Penn Gaming Advocates Ohio Casino Plan

Penn National Gaming says there is a lot of support for its Ohio casino plan.

Penn National Gaming Inc. officials Oct. 21 advocated their proposal for casino gambling in Ohio’s four largest cities—an issue that will be decided via referendum Nov. 3.

PNGI is one of two primary investors in the “Ohio Jobs and Growth Plan,” which would authorize casinos in Cincinnati, Cleveland, Columbus, and Toledo. Company officials, during a conference call on third-quarter earnings, said the ballot measure has widespread support.

“This is a battle for the hearts and minds of Ohio voters,” PNGI chairman Peter Carlino said. “The opponents are casino people that don’t want to see it happen.”

Carlino mentioned Jeff Jacobs, chairman of MTR Gaming, which owns Mountaineer Casino, Racetrack & Resort in West Virginia and Presque Isle Downs & Casino in Pennsylvania. Both properties draw heavily from Ohio.

The opponents, organized as TruthPAC, claim polls indicate shrinking support for the casino measure known as Issue 3. On Oct. 21, two former Ohio attorneys general called for its defeat.

“Ohio’s constitution should not be a playground for special-interest groups with big checkbooks,” Betty Montgomery said in a statement. “The price a few high-hollers will pay to get a seat at our constitutional table is shockingly low, and the cost to Ohioans will be appallingly high.”

The casinos would pay a tax rate of 33%; funds would go to counties, not the state.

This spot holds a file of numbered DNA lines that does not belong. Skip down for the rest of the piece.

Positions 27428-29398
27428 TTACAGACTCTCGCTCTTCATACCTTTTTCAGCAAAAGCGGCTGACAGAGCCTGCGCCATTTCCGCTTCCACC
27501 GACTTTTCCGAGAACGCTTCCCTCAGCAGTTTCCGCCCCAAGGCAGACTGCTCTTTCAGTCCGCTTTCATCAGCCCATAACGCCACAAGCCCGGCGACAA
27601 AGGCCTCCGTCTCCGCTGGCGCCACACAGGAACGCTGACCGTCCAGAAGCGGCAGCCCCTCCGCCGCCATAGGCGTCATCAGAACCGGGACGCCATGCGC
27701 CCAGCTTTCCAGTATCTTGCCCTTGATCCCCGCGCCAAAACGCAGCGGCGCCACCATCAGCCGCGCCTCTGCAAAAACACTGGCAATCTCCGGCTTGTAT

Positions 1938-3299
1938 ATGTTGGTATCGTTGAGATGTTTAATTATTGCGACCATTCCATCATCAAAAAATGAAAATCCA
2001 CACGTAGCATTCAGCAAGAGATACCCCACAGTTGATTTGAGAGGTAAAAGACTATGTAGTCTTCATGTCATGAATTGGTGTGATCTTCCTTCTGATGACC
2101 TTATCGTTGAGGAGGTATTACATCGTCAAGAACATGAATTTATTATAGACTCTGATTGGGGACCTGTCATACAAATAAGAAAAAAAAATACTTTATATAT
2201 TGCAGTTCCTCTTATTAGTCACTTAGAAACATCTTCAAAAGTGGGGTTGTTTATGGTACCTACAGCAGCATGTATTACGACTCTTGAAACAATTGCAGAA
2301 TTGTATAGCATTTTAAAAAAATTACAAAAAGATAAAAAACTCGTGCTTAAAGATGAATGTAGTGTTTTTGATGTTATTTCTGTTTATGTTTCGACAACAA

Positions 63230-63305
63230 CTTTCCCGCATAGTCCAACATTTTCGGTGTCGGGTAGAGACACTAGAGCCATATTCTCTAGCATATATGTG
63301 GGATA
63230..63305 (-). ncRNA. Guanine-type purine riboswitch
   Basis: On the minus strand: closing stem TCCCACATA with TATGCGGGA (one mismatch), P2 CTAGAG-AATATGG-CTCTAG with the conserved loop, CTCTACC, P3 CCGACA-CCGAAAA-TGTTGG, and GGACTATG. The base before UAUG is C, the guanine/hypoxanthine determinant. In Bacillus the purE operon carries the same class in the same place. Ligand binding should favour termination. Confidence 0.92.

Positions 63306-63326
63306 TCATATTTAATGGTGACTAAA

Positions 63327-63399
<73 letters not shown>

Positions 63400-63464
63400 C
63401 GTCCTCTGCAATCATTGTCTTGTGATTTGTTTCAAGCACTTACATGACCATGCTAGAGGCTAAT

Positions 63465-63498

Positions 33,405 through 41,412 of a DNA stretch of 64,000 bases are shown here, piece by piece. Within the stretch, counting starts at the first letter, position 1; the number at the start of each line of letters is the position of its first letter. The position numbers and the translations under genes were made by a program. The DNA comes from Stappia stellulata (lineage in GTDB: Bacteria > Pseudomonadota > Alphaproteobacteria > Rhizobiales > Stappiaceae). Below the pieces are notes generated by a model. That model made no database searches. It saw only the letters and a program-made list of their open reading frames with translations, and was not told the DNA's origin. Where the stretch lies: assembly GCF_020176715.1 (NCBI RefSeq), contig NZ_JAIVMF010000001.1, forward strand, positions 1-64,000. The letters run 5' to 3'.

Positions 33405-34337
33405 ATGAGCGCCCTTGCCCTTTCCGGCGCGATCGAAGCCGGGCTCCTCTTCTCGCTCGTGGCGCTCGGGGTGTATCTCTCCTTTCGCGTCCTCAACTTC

PNGI officials called the measure a $1-billion economic development plan at a time when Ohio’s unemployment rate is in double-digits. Opponents have picked apart the ballot language and publicized investigations into absentee-voter ballot fraud.

Issue 3 has shown how much PNGI is willing to invest to protect its interests. In 2008, the company spent more than $30 million to defeat a referendum for a privately-owned casino in southwest Ohio located about an hour from its Hollywood Casino in Lawrenceburg, Ind. That facility draws heavily from Ohio and Kentucky.

This year, Issue 3 backers are believed to have spent in excess of $50 million pushing the plan.

When asked by an analyst on the conference call how much the company would spend on lobbying in the fourth quarter, Carlino said: “We know, but we can’t tell you.”

As for a stalled plan to install video lottery terminals at Ohio racetracks, PNGI officials called it a “fluid situation.” The company, which said it “completely supports the proposal,” owns Raceway Park, a Toledo harness track, and is one of two track owners that paid a since-refunded licensing fee.

Carlino called PNGI “the leading casino/racetrack operator in the country.”

As for its finances, PNGI reported a 2.5% increase in net revenue for the third quarter: $620.4 million this year versus $617.9 million for the same period in 2008. The company’s top three revenue-producers for the third quarter of 2009 were Hollywood Casino in Lawrenceburg, Ind., at $119.2 million; Charles Town Races & Slots in West Virginia at $116.6 million; and Hollywood Casino at Penn National in Grantville, Pa., at $73.4 million.

PNGI president and chief operating officer Tim Wilmott said the company is “challenged by a softening of the consumer on a macro basis. Spend-per-visit and time-on-device are affecting many of our businesses.”

“It’s not the best time in the world to be in the consumer business, but on balance, we did pretty well,” said Carlino, who called 2009 “the busiest period in our history.” The company in involved in projects—or potential projects—in Maryland, Nevada, New York, Ohio, Pennsylvania, Texas, and West Virginia.

PNGI said it plans to spend $98 million on a Perryville, Md., facility that will have 1,500 slot machines. The company successfully bid for the slots facility earlier this year. A percentage of revenue from the facility will go to Maryland’s racing and breeding industry.